This past Sunday at one of the Masses I wore the alb (white robe worn under the priestly vestments, over street clothes) pictured in the photo above, with red “IHS” embroidery around the bottom. I was a bit surprised by the number of people who asked me about it after Mass! Perhaps it’s because the decoration on it was so bold, whereas other albs have embroidery in white or gray — and so not as noticeable. But people wondered if there was any special meaning connected with it.
The word “alb” means “white” and so that is ordinarily the color that such garments should be. As the garment that covers over the priest’s street clothes, and so helps him “put on Christ” — the Christ in whose person he acts in the sacred liturgy (in persona Christi) — it makes sense that it should be white. There are off-white variants, but I think a pure white is most appropriate.
With regard to the further ornamentation or decoration of the alb, there are really no rules at present; all we have are historical precedents to go by. These generally fall into four categories:
- Lace decorations;
- Woven decorations;
- Embroidered decorations;
- Appareled decorations.
A lace decoration can be seen in the following photo of another alb I have; the bottom 12″ or so of both the sleeves and the lower hem are comprised of lace (with a religious design, although that’s not strictly necessary) instead of a solid fabric:
The color of the cassock that the priest is wearing underneath shows through the lace in these cases, or it is permitted for a red backing to be sewn in. This red backing for non-prelates was sort of “tolerated”, not enthusiastically approved (I have the references to various decrees for those who are interested — use the contact form), but in any case they did catch on in some places. So red or black behind the lace.
Sometimes, of course, instead of having a hem of lace, there might be an insert instead — on the bottom, on the sleeves, or both. There are also various types that are lace or a decorated sheer fabric from the waist down. Some people find these styles very distasteful. Some are also very insecure about them.
A woven decoration usually is of the pulled-thread variety. Several rows of threads might be pulled out of the weft of the fabric, and the warp threads that remain might then be bunched together in decorative designs, possibly with further embroidered accents. Here is an example of this type of decoration, made popular especially during the papacy of St. John Paul II by his MC (incidentally, these are often also an example of an off-white base color):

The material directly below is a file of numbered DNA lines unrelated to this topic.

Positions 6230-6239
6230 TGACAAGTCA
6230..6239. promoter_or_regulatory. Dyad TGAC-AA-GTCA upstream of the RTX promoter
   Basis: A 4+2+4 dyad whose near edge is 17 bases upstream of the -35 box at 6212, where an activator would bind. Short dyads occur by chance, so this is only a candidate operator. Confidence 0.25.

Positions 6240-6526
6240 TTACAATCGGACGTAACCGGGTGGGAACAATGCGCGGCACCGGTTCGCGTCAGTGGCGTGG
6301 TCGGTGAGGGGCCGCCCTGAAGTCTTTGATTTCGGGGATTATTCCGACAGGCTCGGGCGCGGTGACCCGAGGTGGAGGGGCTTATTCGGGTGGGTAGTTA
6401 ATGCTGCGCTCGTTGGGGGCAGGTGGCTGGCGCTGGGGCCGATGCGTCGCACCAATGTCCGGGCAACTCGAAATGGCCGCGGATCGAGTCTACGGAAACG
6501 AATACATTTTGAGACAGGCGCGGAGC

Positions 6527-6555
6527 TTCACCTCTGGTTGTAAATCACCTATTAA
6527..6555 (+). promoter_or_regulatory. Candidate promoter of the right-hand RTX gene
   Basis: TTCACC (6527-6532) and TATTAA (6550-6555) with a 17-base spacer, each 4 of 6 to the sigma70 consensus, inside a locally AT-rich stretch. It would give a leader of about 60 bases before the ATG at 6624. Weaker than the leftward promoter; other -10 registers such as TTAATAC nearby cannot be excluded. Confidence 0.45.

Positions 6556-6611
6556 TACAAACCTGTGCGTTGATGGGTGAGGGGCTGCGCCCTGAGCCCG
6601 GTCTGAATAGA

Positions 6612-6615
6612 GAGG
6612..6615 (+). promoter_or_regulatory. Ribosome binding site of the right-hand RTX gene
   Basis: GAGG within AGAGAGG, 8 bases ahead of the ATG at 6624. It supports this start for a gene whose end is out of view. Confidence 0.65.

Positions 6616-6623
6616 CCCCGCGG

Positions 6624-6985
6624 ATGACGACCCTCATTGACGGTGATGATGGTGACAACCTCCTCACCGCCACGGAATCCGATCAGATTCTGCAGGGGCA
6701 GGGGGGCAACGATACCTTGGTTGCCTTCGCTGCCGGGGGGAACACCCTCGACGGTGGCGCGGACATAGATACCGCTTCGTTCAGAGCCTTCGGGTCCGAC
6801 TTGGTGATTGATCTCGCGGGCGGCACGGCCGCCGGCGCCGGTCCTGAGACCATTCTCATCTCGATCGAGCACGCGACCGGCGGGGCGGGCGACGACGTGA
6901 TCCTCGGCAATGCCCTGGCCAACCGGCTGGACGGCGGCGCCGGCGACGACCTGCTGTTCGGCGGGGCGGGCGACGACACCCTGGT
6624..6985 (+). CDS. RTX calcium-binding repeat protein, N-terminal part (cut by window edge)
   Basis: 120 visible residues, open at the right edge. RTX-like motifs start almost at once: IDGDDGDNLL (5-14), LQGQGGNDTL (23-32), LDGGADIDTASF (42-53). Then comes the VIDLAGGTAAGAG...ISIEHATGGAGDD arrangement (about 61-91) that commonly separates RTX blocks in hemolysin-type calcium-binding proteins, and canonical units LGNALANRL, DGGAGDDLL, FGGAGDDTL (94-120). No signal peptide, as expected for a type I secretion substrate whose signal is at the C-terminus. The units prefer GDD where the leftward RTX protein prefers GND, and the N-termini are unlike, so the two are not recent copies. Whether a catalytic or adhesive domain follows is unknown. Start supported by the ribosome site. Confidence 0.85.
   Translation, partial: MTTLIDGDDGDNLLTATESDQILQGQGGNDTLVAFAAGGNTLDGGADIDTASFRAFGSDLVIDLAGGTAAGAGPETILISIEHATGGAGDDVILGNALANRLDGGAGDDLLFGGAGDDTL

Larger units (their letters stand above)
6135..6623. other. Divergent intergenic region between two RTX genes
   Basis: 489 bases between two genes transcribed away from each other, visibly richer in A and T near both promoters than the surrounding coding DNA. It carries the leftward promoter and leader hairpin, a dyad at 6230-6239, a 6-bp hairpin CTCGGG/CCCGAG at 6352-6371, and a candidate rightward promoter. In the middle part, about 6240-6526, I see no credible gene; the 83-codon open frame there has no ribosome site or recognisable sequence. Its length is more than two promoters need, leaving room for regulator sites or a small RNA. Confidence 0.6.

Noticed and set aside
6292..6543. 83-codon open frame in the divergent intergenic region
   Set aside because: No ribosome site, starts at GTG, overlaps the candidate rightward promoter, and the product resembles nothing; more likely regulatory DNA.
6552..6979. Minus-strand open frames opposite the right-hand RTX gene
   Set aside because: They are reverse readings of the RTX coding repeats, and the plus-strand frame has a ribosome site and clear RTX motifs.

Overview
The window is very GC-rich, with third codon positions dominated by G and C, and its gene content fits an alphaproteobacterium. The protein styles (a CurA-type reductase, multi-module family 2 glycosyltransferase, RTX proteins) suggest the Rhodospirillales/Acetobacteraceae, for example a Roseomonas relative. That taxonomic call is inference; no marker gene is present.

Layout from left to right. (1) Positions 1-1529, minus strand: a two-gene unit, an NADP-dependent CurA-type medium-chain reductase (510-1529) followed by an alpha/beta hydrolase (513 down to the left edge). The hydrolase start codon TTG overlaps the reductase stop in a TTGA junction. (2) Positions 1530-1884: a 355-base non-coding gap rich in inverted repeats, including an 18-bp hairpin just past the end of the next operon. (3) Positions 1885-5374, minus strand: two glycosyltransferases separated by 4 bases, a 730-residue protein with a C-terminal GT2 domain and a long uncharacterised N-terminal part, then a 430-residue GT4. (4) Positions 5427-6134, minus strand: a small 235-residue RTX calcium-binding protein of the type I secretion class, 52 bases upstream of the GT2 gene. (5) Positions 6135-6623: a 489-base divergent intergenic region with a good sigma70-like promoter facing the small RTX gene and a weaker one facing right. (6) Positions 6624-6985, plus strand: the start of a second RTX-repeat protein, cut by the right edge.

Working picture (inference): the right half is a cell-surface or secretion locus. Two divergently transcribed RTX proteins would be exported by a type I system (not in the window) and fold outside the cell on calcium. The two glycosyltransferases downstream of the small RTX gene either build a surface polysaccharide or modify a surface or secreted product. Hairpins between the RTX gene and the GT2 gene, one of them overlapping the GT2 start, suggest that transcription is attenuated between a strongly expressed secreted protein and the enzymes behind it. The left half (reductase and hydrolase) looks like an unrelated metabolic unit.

An embroidered decoration is precisely like that pictured in the photo at the top of this post. It may take any number of forms and be in any number of colors.
Finally, there are albs that are “appareled“. This means that a strip of cloth that complements the other vestments the priest is wearing is attached to the bottom, as well as other parts (the amice — or what is worn around the neck — and sometimes also the sleeves). This illustration shows some examples of albs that have apparels attached to them:
Notice the rectangle of decorated fabric at the bottom in each case — and on at least two cases that are visible (2nd and 3rd from the left), also on the sleeves. All the cases show the apparel decoration around the neck — a sort of decorative collar — as well.
Appareled albs are far less common nowadays. The most common types are the lace, woven, or embroidered varieties mentioned above. Or, plain white with no decoration, which many prefer (and which I often wear also).
Most all of these decorations are purely aesthetic. The idea being, these garments honor God and are meant to veil the individual identity of the priest; we should offer our best and most beautiful to the Lord. This offering is most fittingly made with a clean conscience by someone who is actively pursuing holiness, lest it be merely a matter of aesthetics.
In some cases decorations might display the rank of the priest wearing them, through a certain color or other insignia that might be proper to his rank. But this is fairly uncommon nowadays.
The fact that so many asked me about these details this past week suggests to me that people are concerned with the particulars of worship — not only the broader strokes but the finer particulars that we include in our offering to God, the source of all beauty and holiness. These particulars depart fairly radically from what we wear “on the street”, because what we do at the altar is anything but ordinary; only by entering into the ritual formality and solemnity of our Rite do we fittingly call to mind and, indeed, take an active part in the sacred drama.